“When having conversations about being a chef I often get responses like ‘Chef, wow, that’s so glamorous’ and use of the term ‘celebrity chef.’ But in reality, being a chef and restaurateur is more often not glamorous. Over the last 10 years, TV chef shows have flooded the industry with beginners that have more hopes and dreams of being a celebrity chef or TV chef rather than cooking for the love and passion of food.”
“The world of cooking I entered, fellows would have thought Top Chef came from the minds of the writers of The Twilight Zone. A show about people cooking for a living? On actual television?? It would have made us laugh hard and long. A healthy percentage (20?) of the folks I worked with either had been in jail or should have been for some grievance or another. And these were not ink ‘sleeve' adorned misfits from white collar homes who got cracked for a hash pipe in their really not too shabby car while speeding home from an after-work drink at Bennigan’s. They were the lost souls of the 1970’s who kited checks, or were late for alimony, or worse, child support. They were the guys who bounced out of the service with no bankable skills. They were largely older, alcoholic men who never had their name on a chef coat for God’s sake. Men who would not have a subscription to “Lucky Peach” even if it had been invented back then. They would have spent the $14.00 cover price at the race track. What they didn’t tell me about being a chef? They didn’t tell me I better start reading some f**king Jacques Pepin books or I’d be mostly like them when I hit 50. Yet… I loved it. It was way better than factory work. And it was ten times better than hot tar roofing. It was less fun maybe than the gig in the Carny… but I got electrocuted by a Ferris wheel during that little adventure and took up cutting grass at a golf club for a while. I got to eat as a cook. I got to learn a skill as a cook. I got to see cooking become something honorable and fine in my lifetime. I got to hang out with some major folks who you might be surprised to hear sing.”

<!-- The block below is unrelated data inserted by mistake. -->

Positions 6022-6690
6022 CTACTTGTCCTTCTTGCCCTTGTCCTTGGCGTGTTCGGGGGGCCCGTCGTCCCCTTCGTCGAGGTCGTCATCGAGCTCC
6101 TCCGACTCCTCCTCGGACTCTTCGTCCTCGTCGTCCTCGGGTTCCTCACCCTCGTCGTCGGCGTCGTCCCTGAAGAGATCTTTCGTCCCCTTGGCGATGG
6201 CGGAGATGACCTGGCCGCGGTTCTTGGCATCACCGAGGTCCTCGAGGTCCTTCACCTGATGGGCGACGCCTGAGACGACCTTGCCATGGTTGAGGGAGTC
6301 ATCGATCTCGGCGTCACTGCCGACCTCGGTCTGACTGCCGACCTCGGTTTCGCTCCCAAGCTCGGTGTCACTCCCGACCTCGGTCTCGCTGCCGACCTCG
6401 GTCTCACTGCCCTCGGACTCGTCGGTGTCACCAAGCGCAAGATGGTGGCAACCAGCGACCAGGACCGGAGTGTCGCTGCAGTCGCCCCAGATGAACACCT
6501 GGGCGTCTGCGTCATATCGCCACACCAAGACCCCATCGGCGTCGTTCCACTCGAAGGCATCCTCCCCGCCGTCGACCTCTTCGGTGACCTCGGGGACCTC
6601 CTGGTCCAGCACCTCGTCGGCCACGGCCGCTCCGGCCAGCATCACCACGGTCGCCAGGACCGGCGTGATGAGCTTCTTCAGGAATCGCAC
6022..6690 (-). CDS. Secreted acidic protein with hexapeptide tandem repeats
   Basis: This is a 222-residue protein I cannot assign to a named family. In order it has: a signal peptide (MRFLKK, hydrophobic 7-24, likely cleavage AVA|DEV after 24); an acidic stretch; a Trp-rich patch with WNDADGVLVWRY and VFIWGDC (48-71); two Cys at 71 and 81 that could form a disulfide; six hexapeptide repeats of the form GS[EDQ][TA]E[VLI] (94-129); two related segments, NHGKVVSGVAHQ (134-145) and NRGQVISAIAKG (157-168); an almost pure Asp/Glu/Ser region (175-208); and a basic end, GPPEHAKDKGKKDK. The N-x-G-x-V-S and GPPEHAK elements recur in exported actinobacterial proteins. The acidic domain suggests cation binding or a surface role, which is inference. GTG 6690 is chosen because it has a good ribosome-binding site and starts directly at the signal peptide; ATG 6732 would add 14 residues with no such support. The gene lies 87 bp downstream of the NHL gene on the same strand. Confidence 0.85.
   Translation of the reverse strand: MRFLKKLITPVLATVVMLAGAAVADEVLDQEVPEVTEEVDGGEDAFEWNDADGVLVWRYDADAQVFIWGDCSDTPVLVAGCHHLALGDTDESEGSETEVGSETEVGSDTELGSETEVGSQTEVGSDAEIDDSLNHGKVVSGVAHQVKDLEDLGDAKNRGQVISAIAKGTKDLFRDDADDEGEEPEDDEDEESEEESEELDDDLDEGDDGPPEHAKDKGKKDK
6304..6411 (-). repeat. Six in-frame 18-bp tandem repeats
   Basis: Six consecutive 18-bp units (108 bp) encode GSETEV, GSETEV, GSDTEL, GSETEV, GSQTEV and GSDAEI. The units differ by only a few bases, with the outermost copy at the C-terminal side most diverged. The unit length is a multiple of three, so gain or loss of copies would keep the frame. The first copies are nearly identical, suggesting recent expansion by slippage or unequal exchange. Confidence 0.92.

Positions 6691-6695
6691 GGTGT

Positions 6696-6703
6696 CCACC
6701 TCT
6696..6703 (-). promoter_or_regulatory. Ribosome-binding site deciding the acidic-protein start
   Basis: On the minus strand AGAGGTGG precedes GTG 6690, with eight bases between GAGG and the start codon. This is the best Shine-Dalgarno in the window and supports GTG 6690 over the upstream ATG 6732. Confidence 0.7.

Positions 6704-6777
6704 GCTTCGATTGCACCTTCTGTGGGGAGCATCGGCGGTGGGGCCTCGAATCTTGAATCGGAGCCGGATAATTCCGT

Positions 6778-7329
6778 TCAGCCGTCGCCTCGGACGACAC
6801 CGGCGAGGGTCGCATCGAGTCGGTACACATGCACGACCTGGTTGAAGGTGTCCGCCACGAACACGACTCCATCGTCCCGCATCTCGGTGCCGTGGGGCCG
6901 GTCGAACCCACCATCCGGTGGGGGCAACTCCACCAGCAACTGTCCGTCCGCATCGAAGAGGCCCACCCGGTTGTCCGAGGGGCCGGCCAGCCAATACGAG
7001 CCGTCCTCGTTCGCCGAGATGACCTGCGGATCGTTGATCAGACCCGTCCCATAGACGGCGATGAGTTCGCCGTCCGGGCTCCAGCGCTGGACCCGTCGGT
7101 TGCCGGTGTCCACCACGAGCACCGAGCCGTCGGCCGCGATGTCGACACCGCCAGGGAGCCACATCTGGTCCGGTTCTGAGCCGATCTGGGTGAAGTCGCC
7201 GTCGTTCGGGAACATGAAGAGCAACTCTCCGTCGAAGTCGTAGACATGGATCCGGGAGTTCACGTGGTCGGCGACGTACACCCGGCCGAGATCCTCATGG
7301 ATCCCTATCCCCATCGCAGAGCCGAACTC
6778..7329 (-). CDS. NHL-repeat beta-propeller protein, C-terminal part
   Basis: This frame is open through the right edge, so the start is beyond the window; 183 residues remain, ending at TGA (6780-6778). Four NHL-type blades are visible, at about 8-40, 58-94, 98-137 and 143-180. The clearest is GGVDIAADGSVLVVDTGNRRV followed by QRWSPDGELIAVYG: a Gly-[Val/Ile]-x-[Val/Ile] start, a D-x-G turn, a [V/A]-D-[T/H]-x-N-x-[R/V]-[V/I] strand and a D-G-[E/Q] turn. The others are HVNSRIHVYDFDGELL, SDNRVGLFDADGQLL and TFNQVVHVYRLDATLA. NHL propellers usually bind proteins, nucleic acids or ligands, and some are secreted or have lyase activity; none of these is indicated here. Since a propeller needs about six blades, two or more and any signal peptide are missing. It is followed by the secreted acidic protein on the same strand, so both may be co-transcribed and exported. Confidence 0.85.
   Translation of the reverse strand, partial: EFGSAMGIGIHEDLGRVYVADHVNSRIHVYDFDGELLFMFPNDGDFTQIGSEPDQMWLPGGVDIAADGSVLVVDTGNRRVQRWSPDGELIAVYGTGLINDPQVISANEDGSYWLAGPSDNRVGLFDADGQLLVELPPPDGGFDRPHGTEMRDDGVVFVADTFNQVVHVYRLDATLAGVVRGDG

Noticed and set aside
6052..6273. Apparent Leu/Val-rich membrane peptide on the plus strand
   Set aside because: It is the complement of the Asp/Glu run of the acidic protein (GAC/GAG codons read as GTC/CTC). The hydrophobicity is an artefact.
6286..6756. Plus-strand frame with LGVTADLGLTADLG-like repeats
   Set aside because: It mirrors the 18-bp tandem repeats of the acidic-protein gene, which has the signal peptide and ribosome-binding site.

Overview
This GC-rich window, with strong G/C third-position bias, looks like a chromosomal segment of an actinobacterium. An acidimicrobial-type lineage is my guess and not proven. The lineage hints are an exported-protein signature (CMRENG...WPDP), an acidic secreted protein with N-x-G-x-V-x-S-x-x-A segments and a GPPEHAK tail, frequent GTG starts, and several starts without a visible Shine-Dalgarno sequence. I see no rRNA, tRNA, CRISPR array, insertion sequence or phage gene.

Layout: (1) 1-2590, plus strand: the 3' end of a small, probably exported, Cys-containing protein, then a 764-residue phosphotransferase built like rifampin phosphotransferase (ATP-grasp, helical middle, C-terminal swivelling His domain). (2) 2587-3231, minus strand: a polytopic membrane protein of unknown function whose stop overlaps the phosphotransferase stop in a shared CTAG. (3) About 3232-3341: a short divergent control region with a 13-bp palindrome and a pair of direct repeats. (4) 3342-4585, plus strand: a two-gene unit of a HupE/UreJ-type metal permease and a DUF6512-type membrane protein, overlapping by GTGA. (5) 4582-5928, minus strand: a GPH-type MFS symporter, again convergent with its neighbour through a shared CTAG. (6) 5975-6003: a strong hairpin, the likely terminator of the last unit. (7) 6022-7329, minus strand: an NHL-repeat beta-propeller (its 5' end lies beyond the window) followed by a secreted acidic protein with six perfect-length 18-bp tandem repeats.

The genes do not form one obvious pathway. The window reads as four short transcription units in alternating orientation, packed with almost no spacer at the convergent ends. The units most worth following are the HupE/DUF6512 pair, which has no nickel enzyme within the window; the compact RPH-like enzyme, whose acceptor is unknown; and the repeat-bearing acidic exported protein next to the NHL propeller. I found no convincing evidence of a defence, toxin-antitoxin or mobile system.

“The things they don't tell you are that ultimately being a good manager of people is more important in ensuring your success than being a great cook. Also, that there’s absolutely no glamor involved-- imagine being lowered into a sewer to change a sump pump motor covered with sh*t at 8pm in the middle of the rush on Saturday night with water backing up everywhere… and more. No glamor at all. And ultimately, being a chef is all about work ethic.”
We reached out to 10 of the country’s most well-regarded chefs ask asked them to answer the question, “What are some things they don’t tell you about being a chef?"
"It truly is long hours – 12 hour days are commonplace. It's not a job as much as it is a commitment. Also, to be a great chef you must be business savvy. Learn to negotiate not only a salary, but more importantly a future on beef!"